It is not coincidental that Whiplash came out in the same cycle as Fifty Shades of Gray. These artistic ventures grapple with questions of power and dominance which have particular resonance at this moment in history. This is a time when the national income gap yawns into a chasm wider than we have known since the days of slavery, but at the same time America’s global dominance, both in terms of manpower and money, is undergoing slow motion implosion. At home, old, white men have more capacity to abuse power than they have in centuries, but abroad their reputation is far diminished. How do they navigate their paradoxical helplessness and authority? That is the question these films are, on some level, taking up.
Whiplash has put 30-year-old Damien Chazelle on the map as a filmmaker and screenwriter. Chazelle enjoyed a pre-9/11 adolescence that saw the Million Man March, the budget surplus, the TV show Friends, the ribaldry of an avuncular president’s sex life. Conscious or not, Chazelle, is a product of his time, of the displaced world between his adolescence and the anxieties of what white male privilege means in 2015. It is potent stuff.
Chazelle’s film isn’t stellar, but he is –however obliquely– contending with serious questions that other directors are not. Clint Eastwood, for example, has churned out the banal American Sniper, a comforting, jingoistic, historical lie that only a man willing to berate an empty chair for its dangerously liberal politics could create. Eastwood scrambles to fabricate a make-believe America where homosocial white power panic is neither real nor necessary. In his universe, soldiers are heroes, violence is justified, and there are actual bad guys who are definitely not us (or him). Chazelle does not take this route.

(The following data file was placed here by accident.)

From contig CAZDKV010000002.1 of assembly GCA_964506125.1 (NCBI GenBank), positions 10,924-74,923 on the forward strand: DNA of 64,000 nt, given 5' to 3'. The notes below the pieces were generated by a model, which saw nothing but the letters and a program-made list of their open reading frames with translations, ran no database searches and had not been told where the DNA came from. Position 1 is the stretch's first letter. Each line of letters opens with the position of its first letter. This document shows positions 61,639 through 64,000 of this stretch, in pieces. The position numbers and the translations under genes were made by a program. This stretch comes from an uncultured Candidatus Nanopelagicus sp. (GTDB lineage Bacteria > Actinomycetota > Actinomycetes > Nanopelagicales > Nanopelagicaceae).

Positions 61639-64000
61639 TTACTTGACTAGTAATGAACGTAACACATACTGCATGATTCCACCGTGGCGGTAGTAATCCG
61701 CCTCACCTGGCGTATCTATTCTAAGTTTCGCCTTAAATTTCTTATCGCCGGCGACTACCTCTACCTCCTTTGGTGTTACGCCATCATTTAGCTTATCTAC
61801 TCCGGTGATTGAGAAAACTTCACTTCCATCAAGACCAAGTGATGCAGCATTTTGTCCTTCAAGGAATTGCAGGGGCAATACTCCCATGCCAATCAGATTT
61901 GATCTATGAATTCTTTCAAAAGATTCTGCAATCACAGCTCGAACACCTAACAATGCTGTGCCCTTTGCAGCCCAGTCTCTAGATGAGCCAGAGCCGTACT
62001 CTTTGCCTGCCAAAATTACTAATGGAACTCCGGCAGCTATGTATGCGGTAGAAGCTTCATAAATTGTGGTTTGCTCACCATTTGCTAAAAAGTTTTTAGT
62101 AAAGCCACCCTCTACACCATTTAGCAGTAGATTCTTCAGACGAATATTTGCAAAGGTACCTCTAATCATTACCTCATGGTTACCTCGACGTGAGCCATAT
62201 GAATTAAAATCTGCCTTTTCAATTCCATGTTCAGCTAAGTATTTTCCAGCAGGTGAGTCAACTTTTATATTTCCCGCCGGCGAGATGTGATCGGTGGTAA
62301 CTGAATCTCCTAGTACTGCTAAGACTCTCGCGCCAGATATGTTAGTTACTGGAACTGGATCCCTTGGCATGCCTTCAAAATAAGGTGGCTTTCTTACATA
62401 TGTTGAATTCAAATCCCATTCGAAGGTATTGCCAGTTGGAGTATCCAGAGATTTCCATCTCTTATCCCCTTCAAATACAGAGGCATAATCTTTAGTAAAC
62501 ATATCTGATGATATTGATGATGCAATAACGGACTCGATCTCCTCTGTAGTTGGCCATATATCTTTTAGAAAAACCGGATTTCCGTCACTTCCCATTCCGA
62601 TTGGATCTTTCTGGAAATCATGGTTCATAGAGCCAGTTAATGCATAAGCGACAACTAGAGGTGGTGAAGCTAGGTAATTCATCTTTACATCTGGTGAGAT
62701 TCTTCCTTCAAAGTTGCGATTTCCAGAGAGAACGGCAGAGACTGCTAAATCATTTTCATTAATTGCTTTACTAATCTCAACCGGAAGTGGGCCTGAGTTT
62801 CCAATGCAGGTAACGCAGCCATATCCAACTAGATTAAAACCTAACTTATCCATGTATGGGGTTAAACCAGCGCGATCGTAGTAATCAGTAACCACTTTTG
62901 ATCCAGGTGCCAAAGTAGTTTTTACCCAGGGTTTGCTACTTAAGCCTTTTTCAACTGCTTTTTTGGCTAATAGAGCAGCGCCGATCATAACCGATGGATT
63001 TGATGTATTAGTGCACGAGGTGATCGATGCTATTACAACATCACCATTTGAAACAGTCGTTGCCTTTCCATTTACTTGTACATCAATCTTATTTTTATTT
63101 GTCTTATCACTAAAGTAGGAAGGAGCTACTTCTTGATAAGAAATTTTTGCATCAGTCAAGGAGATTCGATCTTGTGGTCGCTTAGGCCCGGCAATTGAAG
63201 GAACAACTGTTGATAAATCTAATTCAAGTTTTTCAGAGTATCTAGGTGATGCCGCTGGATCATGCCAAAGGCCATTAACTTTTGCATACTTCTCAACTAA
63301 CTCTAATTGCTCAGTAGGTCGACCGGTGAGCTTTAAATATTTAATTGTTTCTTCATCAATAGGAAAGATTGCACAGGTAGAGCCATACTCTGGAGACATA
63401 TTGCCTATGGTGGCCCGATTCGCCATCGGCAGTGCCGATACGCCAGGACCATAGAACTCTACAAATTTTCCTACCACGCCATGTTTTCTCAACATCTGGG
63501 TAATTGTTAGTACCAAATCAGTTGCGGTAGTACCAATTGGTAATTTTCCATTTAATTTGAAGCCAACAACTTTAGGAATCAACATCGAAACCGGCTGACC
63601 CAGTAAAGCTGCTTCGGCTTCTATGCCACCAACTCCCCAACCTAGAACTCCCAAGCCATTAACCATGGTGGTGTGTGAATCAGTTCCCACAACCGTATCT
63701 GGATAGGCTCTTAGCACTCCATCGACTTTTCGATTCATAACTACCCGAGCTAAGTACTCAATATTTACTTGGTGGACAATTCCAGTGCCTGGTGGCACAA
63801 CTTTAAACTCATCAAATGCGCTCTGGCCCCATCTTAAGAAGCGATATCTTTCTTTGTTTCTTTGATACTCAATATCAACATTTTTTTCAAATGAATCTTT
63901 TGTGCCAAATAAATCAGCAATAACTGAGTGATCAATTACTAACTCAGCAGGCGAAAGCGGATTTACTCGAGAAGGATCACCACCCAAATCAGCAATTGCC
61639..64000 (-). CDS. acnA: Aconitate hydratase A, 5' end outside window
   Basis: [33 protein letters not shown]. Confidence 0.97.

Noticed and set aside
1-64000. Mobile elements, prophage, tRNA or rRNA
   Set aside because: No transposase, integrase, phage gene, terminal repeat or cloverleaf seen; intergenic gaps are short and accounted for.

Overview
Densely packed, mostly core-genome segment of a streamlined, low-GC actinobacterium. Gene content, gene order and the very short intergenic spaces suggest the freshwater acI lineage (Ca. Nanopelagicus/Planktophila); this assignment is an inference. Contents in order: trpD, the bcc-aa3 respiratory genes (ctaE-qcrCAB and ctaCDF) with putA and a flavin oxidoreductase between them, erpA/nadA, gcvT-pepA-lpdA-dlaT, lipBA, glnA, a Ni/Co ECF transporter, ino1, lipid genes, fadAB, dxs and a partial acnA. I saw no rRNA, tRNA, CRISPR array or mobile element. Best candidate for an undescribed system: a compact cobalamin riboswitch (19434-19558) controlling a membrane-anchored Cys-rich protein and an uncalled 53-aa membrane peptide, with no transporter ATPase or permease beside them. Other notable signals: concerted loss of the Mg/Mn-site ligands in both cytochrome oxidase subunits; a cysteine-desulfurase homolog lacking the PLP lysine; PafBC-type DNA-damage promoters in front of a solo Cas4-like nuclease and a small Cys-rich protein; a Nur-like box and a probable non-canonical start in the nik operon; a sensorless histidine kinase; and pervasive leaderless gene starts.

In the final scenes of Whiplash, both Fletcher and Andrew have been ejected from the conservatory, each as the result of the other’s actions. They run into one another at a jazz dive and Fletcher invites Andrew to play in a prestigious gig that could make or break his career.
Of course his magnanimity is a ruse; Fletcher lures Andrew on stage only so he can begin a piece for which his student does not have the music. Andrew does his best to fake his way through, to disastrous effect. Humiliated, he flees the stage, into his father’s warm and loving arms. But he leaves behind childish things, turns around, runs back to his kit and launches into another piece. He drags the reluctant band along with him, thundering over Fletcher, who is trying to pacify the music moguls in the audience.
As Fletcher realizes he can’t stop Andrew, he tries to wrest control away from his pupil and reassert himself as the leader of the ensemble. But Andrew doesn’t stop even when the piece seems to end. Instead he plays on and on, mounting a frenetic drum solo that rises into an orgasmic frenzy. He locks eyes with Fletcher and mouths the words “fuck you,” which, in fact, seems to be the intent, though the intercourse between the two is conducted through musical instruments, rather than through actual physical intimacy (a boundary Chazelle does not seem to understand he could cross). As Andrew finally finishes his performance, there is a moment of stillness before a smash cut to black. Then the credits roll over yet more jazz.
Chazelle ends Whiplash with a complicated expression of the current male crisis. I suspect Chazelle did this unintentionally, but that doesn’t reduce its value or import.